Both the former Commissioner and civil society groups and privacy experts have urged the government to extend express application of the CPPA to federal political parties and their related entities.  The three main parties (Liberals, Conservatives, NDP) currently are challenging in court a ruling by the BC Information and Privacy Commissioner that the BC PIPA, which is analogous in scope to PIPEDA, applies to them.

There have been many reasons advanced as to why, in the context of the modern digital economy, the parties should be subject to sophisticated privacy rules under a law such as PIPEDA, or the proposed CPPA, as opposed to the more rudimentary privacy rules under the Canada Elections Act.  It remains to be seen whether this exclusion from application will receive further scrutiny when the Bill is discussed in parliamentary committee.

Cross-border data flows

The OPC in its Submission regarding Bill C-11 argued that the significance and complexity of cross-border data flows and the growing involvement of small and medium sized enterprises in such flows is such that they should be addressed in a specific dedicated section of the CPPA.

Specifically, the ‘transparency’ requirements in the CPPA should be amended to provide that organizations provide sufficient details about any international transfer or disclosures of personal information to enable individuals to understand the implications of such transfers and to assess whether an offshore service provider will maintain substantially the same protection as afforded by the CPPA.  Such a requirement for in effect a risk assessment to be carried out by an organization would be consistent with the new provisions of the Quebec Private Sector Act as amended by Bill 64.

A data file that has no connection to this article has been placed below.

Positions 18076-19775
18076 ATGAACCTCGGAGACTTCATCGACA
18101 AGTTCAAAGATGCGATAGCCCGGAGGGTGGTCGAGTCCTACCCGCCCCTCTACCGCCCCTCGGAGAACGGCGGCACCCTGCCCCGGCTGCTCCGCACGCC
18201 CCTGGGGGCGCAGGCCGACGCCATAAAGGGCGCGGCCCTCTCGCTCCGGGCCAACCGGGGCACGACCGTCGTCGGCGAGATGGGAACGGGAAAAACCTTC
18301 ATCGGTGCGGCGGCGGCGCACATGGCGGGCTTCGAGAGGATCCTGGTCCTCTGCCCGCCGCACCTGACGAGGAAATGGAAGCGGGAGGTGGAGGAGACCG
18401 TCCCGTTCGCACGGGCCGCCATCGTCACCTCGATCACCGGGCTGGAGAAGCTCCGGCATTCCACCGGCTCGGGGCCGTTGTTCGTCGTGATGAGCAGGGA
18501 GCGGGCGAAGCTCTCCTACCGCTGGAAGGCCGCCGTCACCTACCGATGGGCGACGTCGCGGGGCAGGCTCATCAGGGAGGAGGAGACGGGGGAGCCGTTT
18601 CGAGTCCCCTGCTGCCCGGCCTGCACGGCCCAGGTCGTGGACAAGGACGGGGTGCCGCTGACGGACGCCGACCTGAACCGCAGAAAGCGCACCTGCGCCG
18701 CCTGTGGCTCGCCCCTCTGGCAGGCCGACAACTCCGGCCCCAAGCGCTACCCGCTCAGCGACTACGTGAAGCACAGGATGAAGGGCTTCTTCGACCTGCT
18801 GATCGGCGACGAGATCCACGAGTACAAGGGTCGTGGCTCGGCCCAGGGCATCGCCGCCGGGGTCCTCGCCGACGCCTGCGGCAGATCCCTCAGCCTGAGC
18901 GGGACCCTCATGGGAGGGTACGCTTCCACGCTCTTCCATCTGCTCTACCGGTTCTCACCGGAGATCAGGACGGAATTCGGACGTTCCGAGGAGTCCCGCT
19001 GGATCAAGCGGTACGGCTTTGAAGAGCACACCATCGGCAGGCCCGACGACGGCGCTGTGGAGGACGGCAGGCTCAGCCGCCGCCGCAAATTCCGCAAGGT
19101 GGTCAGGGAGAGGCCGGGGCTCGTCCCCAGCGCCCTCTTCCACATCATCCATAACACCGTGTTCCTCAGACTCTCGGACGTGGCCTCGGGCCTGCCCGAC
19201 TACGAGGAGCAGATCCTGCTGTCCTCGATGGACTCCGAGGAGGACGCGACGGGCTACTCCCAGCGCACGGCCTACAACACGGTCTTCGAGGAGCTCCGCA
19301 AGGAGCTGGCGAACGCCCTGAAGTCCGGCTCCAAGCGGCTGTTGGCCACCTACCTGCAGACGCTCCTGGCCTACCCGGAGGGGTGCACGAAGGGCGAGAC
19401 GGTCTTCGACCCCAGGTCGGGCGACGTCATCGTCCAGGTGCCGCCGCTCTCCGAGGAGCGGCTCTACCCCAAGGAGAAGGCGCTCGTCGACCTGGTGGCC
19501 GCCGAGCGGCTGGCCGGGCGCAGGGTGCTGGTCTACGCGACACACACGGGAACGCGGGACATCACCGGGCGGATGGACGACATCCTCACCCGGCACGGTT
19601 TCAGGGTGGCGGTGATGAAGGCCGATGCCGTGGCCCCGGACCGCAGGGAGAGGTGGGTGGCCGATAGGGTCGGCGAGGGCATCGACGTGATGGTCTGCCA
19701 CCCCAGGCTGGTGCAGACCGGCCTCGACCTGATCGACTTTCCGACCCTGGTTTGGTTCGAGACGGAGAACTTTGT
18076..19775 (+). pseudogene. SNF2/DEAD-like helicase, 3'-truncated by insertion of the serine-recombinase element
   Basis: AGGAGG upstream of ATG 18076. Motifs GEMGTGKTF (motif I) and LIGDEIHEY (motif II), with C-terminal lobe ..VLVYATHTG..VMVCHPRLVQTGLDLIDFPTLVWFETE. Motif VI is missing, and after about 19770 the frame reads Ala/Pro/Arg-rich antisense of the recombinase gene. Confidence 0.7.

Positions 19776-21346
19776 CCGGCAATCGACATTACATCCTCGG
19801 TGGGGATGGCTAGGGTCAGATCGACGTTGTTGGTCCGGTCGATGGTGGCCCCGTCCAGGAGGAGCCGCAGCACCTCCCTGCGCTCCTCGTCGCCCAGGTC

Right to contest automated decisions

The OPC had urged that that individuals be given a right to contest automated decisions made about them along the lines provided under the GDPR and in Quebec’s amended law and as is proposed to be included a new Ontario private sector privacy law.

Extending the right to be forgotten and mobility rights to indirectly acquired data

Under Bill C-27 all personal information under an organization’s control is subject to the right to be forgotten but mobility rights will be limited to information collected directly from an individual.  The right to be forgotten will not apply to information that has been indexed in search engines.

The OPC had recommended inclusion of a clear right with respect to the de-indexing and/or removal of personal information from search results and other online sources and that the mobility right be expanded to include all personal information about an individual, including derived or inferred information.